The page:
– Misdiagnosis and mismanagement of ACS accounts for a large percentage of lawsuits. However, the true rate of missing ACS approaches 0.2%.

Nonischemic ECG and negative biomarker at 0 hr and 3 hr reduces risk of MACE to less than 1%.

– Further testing does not provide reassurance. Discussion with the patient of the assessment and follow up plan is needed.

– Stress testing can be conducted with several modes and modalities which perform similarly, but these evaluations cannot further risk stratify patients to less than 1% risk.

– Stress testing does not diagnose MI or ACS.


References/Further Reading

  1. Owens PL, Barrett ML, Gibson TB, Andrews RM, Weinick RM, Mutter RL. Emergency department care in the United States: a profile of national data sources. Ann Emerg Med 2010; 56:150–65.
  2. Pope JH, Aufderheide TP, Ruthazer R, Woolard RH, Feldman JA, Beshansky JR, et al. Missed diagnoses of acute cardiac ischemia in the emergency department. N Engl J Med 2000; 342:1163–70.
  3. Pines JM, Isserman JA, Szyld D, Dean AJ, McCusker CM, Hollander JE. The effect of physician risk tolerance and the presence of an observation unit on decision making for ED patients with chest pain. Am J Emerg Med 2010; 28:771–9.
  4. Fleischmann KE, Goldman L, Johnson PA, et al. Critical pathways for patients with acute chest pain at low risk. J Thromb Thrombolysis 2002; 13:89–96.
  5. Roger VL, Go AS, Lloyd-Jones DM, et al. Heart disease and stroke statistics–2011 update: a report from the American Heart Association. Circulation 2011; 123:e18–e209.
  6. Amsterdam EA, Kirk JD, Bluemke DA, et al; American Heart Association Exercise, Cardiac Rehabilitation, and Prevention Committee of the Council on Clinical Cardiology, Council on Cardiovascular Nursing, and Interdisciplinary Council on Quality of Care and Outcomes Research. Testing of low-risk patients presenting to the emergency department with chest pain: a scientific statement from the American Heart Association. Circulation 2010;122(17):1756-1776.
  7. McCarthy BD, Beshansky JR, D’Agostino RB, et al. Missed diagnoses of acute myocardial infarction in the emergency department: results from a multicenter study. Ann Emerg Med 1993;22(3):579–82.
  8. Freas GC. Medicolegal aspects of acute myocardial infarction. Emerg Med Clin North Am 2001;19(2):511–21.
  9. Rusnak RA, Stair TO, Hansen K, Fastow JS. Litigation against the emergency physician: common features in cases of missed myocardial infarction. Ann Emerg Med 1989;18(10):1029–34.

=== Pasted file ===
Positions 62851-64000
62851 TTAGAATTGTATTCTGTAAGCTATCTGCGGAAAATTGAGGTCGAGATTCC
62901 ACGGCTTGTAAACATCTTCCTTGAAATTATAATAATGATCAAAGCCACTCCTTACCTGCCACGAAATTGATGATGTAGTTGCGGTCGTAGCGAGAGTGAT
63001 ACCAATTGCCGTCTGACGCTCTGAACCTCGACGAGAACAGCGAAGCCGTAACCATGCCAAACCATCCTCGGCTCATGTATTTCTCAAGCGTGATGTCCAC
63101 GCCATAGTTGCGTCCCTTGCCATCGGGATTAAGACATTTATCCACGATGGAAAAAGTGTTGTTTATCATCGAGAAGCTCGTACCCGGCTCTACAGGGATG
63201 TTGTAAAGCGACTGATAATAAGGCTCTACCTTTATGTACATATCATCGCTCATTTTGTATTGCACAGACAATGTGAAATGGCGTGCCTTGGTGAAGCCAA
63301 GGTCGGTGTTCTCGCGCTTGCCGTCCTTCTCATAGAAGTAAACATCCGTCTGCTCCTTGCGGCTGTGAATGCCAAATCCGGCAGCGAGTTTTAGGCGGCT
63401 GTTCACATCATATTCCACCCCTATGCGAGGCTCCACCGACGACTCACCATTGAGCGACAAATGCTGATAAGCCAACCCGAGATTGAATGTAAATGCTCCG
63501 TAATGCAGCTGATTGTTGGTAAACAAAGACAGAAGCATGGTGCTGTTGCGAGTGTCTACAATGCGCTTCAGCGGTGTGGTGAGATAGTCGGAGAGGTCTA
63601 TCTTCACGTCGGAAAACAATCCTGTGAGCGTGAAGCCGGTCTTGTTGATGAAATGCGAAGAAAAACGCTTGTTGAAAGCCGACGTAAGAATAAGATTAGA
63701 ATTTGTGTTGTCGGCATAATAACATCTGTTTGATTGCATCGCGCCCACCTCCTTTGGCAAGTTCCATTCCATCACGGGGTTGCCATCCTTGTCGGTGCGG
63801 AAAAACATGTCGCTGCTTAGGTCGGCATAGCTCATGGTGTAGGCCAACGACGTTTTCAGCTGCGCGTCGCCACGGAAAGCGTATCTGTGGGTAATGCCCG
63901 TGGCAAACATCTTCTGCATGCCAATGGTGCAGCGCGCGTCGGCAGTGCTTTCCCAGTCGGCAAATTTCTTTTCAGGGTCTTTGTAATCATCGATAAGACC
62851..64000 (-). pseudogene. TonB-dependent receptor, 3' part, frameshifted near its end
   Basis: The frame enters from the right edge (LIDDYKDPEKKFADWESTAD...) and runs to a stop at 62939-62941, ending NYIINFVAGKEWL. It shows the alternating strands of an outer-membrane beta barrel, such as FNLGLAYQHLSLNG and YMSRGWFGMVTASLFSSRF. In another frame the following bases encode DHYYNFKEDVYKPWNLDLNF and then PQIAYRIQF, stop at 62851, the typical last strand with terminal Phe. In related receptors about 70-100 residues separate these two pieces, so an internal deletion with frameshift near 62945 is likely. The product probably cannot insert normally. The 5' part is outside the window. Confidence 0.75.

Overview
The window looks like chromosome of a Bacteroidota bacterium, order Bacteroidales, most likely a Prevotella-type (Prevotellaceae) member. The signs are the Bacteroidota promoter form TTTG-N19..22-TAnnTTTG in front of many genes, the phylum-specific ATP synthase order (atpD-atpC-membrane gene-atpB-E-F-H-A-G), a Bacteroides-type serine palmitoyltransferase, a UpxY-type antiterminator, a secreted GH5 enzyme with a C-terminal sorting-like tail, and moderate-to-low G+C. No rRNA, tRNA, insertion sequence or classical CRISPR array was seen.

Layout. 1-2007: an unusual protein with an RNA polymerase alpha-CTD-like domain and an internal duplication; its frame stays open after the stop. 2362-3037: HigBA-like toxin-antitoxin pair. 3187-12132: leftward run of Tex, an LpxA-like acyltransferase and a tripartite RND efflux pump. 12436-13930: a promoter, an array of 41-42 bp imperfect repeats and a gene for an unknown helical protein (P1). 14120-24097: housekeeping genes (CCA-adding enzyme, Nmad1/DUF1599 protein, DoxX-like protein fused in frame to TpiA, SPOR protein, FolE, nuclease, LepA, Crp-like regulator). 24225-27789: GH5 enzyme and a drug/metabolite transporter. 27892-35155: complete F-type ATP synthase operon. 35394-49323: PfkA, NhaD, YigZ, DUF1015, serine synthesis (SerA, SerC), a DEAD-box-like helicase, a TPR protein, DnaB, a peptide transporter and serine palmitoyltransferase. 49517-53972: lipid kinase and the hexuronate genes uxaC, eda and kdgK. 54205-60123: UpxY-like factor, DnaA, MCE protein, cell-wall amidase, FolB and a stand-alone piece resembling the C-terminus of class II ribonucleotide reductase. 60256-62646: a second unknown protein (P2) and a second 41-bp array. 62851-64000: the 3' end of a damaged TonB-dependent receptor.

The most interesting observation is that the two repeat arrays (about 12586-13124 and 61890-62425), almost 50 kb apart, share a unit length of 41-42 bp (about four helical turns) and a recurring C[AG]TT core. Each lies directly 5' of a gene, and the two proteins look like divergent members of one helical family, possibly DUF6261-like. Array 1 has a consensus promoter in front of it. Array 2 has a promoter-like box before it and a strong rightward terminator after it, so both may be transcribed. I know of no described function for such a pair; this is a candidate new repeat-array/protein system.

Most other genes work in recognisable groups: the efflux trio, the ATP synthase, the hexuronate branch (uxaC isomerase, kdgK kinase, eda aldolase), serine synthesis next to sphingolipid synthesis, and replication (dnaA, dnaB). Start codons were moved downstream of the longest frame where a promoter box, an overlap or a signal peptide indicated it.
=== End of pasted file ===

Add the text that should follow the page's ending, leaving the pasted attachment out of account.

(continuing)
10. Mitchell AM, Garvey JL, Chandra A, et al. Prospective multicenter study of quantitative pretest probability assessment to exclude acute coronary syndrome for patients evaluated in emergency department chest pain units. Ann Emerg Med 2006;47:447.
  11. Brooker JA, Hastings JW, Major-Monfried H, Maron CP, Winkel M, Wijeratne HR, et al. The Association Between Medicolegal and Professional Concerns and Chest Pain Admission Rates. Acad Emerg Med 2015 Jul;22(7):883-6.
  12. Buntinx F, Knockaert D, Bruyninckx R, de Blaey N, Aerts M, Knottnerus JA, Delooz H. Chest pain in general practice or in the hospital emergency department: is it the same? Fam Pract 2001 Dec;18(6):586-9.
  13. Venkatesh AK, Dai Y, Ross JS, Schuur JD, Capp R, Krumholz HM. Variation in U.S. Hospital Emergency Department Admission Rates by Clinical Condition. Medical care 2015;53(3):237-244.
  14. Canto JG, Shlipak MG, Rogers WJ, et al. Prevalence, Clinical Characteristics, and Mortality Among Patients With Myocardial Infarction Presenting Without Chest Pain. JAMA 2000;283(24):3223-3229.
  15. Kohn MA, Kwan E, Gupta M, Tabas JA. Prevalence of acute myocardial infarction and other serious diagnoses in patients presenting to an urban emergency department with chest pain. J Emerg Med 2005 Nov;29(4):383-90.
  16. Goldman L, Cook EF, Johnson PA, Brand DA, Rouan GW, Lee TH. Prediction of the need for intensive care in patients who come to the emergency departments with acute chest pain. N Engl J Med 1996 Jun 6;334(23):1498-504.
  17. Weinstock MB, Weingart S, Orth F, VanFossen D, Kaide C, Anderson J, Newman DH. Risk for Clinically Relevant Adverse Cardiac Events in Patients With Chest Pain at Hospital Admission. JAMA Intern Med 2015 Jul;175(7):1207-12.
  18. van Ravesteijn H, van Dijk I, Darmon D, van de Laar F, Lucassen P, Hartman TO, van Weel C, Speckens A. The reassuring value of diagnostic tests: a systematic review. Patient Educ Couns 2012 Jan;86(1):3-8.
  19. Rolfe A, Burton C. Reassurance after diagnostic testing with a low pretest probability of serious disease: systematic review and meta-analysis. JAMA Intern Med 2013 Mar 25;173(6):407-16.
  20. Kline JA, Shapiro NI, Jones AE, Hernandez J, Hogg MM, Troyer J, Nelson RD. Outcomes and radiation exposure of emergency department patients with chest pain and shortness of breath and ultralow pretest probability: a multicenter study. Ann Emerg Med 2014 Mar;63(3):281-8.